Swimmable Water Weekend is a laudable Waterkeeper Alliance initiative that seeks to get people out to their favorite swimming hole, lake or beach and take the plunge for clean water. Don't miss out on their photo contest with an exciting prize package (including a GoPro camera)!
Ok, so maybe there is no nonprofit called SkipShowersForBeef.com, but the Yes Men stunt does raise an important discussion about the vast amount of water involved in beef production. Here we add to that discussion -- if you eat beef, which kind of beef you choose makes a big difference.
It's morning again in America for clean water after the EPA finalized the Clean Water Rule and in so doing, made one of the biggest moves to improve US water quality in a generation.
For years, North Carolina communities have complained that industrial pork farms pollute their rivers and streams and lower quality of life in the area, but the state has all but ignored their complaints. The EPA is now conducting an investigation of the state's civil rights infringements that could change the game.
Artist Mary Jordan uses New York City's iconic water tanks to educate people about water. She's wrapping them with artwork from well-known artists to draw attention to how important and vital water is to us, even in a city surrounded by water.
Dubbed the "Urban Sea," Long Island Sound is one of the nation's most economically important estuaries. Generating $17 billion to $36.6 billion in economic value every year, the Sound is a crucial economic driver of the New York metropolitan region.
The toxic algae bloom in Lake Erie that forced Toledo, Ohio authorities to cut drinking water to 400,000 people has subsided, but a major cause of pollution - agricultural runoff - has not. The USDA has taken note and is providing funding and technical support to help farmers reduce pollution.
In a desperate, last ditch effort, the American Farm Bureau Federation is attempting to foil efforts to clarify Clean Water Act protection for the nation's water resources. However, their aggressive campaign only reinforces the value of clean water to our livelihoods and communities and our national economy.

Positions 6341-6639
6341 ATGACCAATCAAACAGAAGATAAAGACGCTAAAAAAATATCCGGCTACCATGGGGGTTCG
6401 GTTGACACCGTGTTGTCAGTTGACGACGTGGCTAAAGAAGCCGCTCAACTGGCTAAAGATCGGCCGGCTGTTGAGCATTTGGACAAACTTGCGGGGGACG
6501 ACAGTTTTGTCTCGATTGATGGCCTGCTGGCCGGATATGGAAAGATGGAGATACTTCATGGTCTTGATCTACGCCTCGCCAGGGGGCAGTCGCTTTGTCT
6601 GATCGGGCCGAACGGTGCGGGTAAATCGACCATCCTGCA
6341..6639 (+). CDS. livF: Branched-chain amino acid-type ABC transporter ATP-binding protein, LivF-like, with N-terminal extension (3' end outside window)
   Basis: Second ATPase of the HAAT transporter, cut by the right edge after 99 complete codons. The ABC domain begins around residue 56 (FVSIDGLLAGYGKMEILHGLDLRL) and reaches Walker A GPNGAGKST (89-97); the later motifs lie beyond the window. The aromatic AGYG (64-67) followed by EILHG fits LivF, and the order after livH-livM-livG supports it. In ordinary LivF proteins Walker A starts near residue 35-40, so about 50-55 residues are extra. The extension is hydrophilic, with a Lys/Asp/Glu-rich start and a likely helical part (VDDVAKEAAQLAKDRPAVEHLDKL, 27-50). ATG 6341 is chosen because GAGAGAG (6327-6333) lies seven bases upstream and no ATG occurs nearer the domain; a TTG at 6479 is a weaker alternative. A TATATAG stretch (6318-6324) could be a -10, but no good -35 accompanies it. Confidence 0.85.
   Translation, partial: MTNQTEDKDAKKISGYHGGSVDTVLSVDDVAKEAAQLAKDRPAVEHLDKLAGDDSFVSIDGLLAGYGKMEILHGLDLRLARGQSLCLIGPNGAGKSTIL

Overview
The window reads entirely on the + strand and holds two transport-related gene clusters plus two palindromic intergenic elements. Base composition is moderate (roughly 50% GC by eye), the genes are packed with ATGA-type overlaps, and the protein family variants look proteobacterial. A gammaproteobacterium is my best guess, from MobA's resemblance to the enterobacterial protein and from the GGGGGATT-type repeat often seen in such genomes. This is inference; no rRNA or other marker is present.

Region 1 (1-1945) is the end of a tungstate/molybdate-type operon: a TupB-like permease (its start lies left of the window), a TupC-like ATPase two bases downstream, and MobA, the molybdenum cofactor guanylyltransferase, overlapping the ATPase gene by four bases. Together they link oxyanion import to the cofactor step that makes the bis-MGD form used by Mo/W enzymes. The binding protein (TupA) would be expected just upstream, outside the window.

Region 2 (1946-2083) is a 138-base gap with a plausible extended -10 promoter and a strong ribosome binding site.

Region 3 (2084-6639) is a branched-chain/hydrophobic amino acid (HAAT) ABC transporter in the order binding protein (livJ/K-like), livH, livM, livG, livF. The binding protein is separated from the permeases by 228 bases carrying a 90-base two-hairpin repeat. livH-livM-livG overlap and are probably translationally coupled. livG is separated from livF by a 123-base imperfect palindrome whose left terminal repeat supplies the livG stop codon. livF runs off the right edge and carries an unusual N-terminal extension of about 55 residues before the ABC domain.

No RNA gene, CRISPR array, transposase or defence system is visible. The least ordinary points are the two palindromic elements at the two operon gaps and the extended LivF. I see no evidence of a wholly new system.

This Earth Day, the Ecocentric team is celebrating by sharing our favorite eco-friendly tips and tricks! Hopefully you'll find, as we did, that there are always more sustainable tips to pick up. Here, tips on growing your own food, solar power-ing your nest and making the most out of your glassware. (Post 2 of 2)
The long-awaited Clean Water Act draft rules were released as the "Waters of the United States," marking one of the biggest steps towards improved US water quality in years. One problem though: Some industries think it is governmental overreach.
Dark Water, a new play now on stage in New York City, tells the story of the massive oil spill in the Gulf of Mexico through the eyes of the animals. The play holds a mirror up to human behavior and asks, "What kind of a future do we want?" Right now it's looking like one filled with environmental disasters.
Plastic microbeads from cosmetic products are filling up our lakes and rivers. New York State is the first seeking to ban them, and others aren't far behind.
The next installment of Our Heroes: "Know Your Waterkeeper" is with Riverkeeper President and Hudson Riverkeeper Paul Gallay. Find out what his oddest moment as a Riverkeeper has been. [HINT: it involves a tattoo!]
Today Ecocentric kicks off the latest installment of Our Heroes with "Know Your Waterkeeper," a short series of weekly interviews with Waterkeepers from around the country. First up is Waterkeeper Alliance Executive Director Marc Yaggi, who turned his childhood love of water into a long-standing career, making water protection a main focus of his life.
The industrial chemical spill that fouled Charleston, West Virginia's waterways is serious, and Ecocentric provides a rundown of the developing story, a collection of peoples' experiences as shared via social media and other ways to follow its aftermath.
Requiring about 5 million gallons of fluid (mostly water) per well, it's clear that the water intensity of Marcellus Shale gas is more significant than first thought and likely compels more oversight of the oil and gas industry and its water use.